Five Content Marketing Tips for Heritage Sites in Lockdown

Why Should you Consider Content Marketing?

The Laing Art Gallery - a sandstone building with tower and a green glass entrance lobby

The Laing Art Gallery, Newcastle upon Tyne

The coronavirus pandemic sweeping the globe is unprecedented in modern times. We are still waiting to see how it develops and the response and solutions from governments, but in the meantime businesses around the world are closed. So how could content marketing help?

For heritage organisations, often one of the main draws for tourists to a new city or country, the loss of visitors will have an immediate impact and a longer-term effect that we can’t fully imagine yet.

But although people aren’t coming through the doors, sites can still share the wonders of the past – social media and multimedia websites makes it much easier than ever before to let people see your collections. Here are just five ideas for content marketing you can use to help promote your venue during lockdown.

1. Behind the Scenes Tours

If you’ve still got access to your museum or gallery, show people online things that visitors don’t usually get to see. You can make short videos to share across most social media platforms, and do a running commentary, or take photos to illustrate a blog or include to enhance an audio file.

If you can’t get into a building, perhaps you can get into the grounds. The gardens of stately homes are usually spectacular, and you could talk about how you maintain the land, and contrast with upkeep methods from the past.

If you can’t access anything, think about producing a ‘day in the life’ series. Interview colleagues, either over Skype or by emailing them a set of questions, and get them to talk about their job role. Speak to curators, gallery assistants, the welcome desk and the people who work in the gift shop. A human element always goes down well.

2. Interview Experts as Part of Your Content Marketing Strategy

This can be in video, audio or written format. Ask the curators about their area of expertise, their background and what led them to a career in history. Ask them to choose a favourite artefact from a collection, and get them to explain why. Encourage them to talk about the wider historical context of whatever it is.

If you have visiting exhibitions, speak to the curator and organisers of those for their perspective. If you show contemporary artwork, interview the artist about what inspired them – they’ll be delighted to get some publicity!

As many schools are closing at the moment, anyone who can create activities or share stories with children should also be interviewed or given an opportunity to create some engaging, interactive content. Frazzled parents and carers will be pleased to have something to occupy them with.

3. Blogs About Artefacts

Museums, galleries and heritage sites are rich in artefacts they can create content about. No matter what your focus, A brown, two-handled amphora decorated with scenes from naturethere’s plenty for you to talk about and share with the wider world. Dig into the archives, look in the special collections or anything in the back room, and pick key pieces from the permanent exhibitions. You’ve probably already got plenty of photos you can use to illustrate blog posts.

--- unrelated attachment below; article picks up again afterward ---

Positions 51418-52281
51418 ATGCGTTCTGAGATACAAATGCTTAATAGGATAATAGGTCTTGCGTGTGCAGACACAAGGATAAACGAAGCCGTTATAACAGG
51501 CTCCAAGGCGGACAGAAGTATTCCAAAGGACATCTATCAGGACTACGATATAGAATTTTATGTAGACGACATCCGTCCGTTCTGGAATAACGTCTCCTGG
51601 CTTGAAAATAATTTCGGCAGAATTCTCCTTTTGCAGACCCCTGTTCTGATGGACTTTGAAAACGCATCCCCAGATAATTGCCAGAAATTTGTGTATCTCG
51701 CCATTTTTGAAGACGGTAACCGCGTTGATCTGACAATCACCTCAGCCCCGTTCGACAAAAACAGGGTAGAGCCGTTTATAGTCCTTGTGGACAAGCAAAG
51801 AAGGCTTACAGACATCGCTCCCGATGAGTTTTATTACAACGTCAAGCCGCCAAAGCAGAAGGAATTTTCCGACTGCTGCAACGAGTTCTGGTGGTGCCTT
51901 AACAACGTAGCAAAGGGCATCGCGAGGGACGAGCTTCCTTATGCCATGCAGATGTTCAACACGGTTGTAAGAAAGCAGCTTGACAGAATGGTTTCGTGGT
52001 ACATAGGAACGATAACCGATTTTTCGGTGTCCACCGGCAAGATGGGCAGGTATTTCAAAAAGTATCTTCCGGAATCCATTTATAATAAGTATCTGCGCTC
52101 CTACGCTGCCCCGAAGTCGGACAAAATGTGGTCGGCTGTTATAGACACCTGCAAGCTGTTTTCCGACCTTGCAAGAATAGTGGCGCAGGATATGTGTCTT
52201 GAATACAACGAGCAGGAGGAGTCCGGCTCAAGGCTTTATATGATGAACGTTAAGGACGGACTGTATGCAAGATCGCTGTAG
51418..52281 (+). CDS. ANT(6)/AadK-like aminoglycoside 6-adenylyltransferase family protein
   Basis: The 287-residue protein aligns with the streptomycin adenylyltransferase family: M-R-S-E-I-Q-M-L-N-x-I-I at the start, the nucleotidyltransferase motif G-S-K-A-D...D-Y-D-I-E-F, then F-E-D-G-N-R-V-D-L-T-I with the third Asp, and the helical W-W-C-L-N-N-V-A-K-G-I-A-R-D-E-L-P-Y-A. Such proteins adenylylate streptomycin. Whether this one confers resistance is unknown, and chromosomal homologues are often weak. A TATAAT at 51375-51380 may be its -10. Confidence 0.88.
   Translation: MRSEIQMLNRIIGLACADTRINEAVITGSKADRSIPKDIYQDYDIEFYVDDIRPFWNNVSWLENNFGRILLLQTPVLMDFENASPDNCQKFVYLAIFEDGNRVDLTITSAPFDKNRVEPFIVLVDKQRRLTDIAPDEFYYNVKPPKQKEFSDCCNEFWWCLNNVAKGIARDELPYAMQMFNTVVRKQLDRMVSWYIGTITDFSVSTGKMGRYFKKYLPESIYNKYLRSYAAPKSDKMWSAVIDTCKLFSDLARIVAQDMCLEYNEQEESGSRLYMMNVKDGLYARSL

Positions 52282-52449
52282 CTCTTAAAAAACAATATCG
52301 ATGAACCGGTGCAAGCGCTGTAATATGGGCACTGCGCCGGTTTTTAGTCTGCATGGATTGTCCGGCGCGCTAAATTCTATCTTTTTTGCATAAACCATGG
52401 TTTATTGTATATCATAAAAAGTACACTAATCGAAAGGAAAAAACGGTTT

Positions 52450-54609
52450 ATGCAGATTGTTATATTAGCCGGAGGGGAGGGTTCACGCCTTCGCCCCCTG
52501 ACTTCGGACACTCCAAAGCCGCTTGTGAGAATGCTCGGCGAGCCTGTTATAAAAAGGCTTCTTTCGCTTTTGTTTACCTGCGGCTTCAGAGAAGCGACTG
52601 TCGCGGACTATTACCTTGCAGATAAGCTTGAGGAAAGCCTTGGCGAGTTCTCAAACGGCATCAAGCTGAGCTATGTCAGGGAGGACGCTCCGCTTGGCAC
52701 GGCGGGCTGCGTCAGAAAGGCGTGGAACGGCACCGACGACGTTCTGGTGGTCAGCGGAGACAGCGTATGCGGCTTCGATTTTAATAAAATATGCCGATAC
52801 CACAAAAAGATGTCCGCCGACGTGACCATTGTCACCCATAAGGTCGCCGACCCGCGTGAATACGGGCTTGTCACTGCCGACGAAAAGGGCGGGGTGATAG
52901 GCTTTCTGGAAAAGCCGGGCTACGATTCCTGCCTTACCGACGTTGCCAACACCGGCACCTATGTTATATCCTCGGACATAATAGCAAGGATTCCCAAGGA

Talk about the work of an artist, the circles he moved in and his patrons; discuss the political and religious situation that led to a war where a sword was used; explain how a humble home appliance revolutionised life for housewives. The possibilities are endless.

4. Stories from the Local Area

If you manage a stately home or castle, you should have access to records about the family who lived there, the troops stationed in barracks, and the servants who worked for the family.

Again, this is a great way to share the personal stories of your heritage site. Share photographs, portraits and plans of the building. Talk about the significance of building a fort on a hill above a river, why families might have had a secret passage or the importance of a private chapel.

Talk about what life was like for the residents of the town or city, too. What was everyday life like for them? What work did they do, what did they eat, and how much contact did they have with the inhabitants of your property? If you’re a museum or gallery, you can use items from the collection to build up a picture of a period in time.

5. Share Old-Fashioned Entertainment Ideas

Can you talk about how people amused themselves in the past? As cinemas and theatres close, people will be looking A pack of playing cards, spread out to show different facesfor ideas to entertain themselves and their families at home. What sorts of games did children play?

What about parlour games? Did guests at your stately home indulge in playing sardines, charades or something more unusual? Can you share card games that were popular a century ago?

Bonus Idea: User-Generated Content Marketing

One of the best ways to have more content to share on your social media platforms is by getting other people to create it. Ask people who’ve visited your site to share photographs or talk about which artefact they like. People love to see their stuff promoted by you, and they’ll share and retweet to their followers.

Ask people to contribute family tales that you can curate into stories from the local area, and get them involved by suggesting games to play. You may even be able to get some online, interactive games going. And don’t forget to tag or mention other museums and venues too, because they might have some great ideas to share.

Have you come up with a good idea for creating content for your heritage site? I’d love to know what it is! Or, if you’re looking for more tips on content marketing, this will help.

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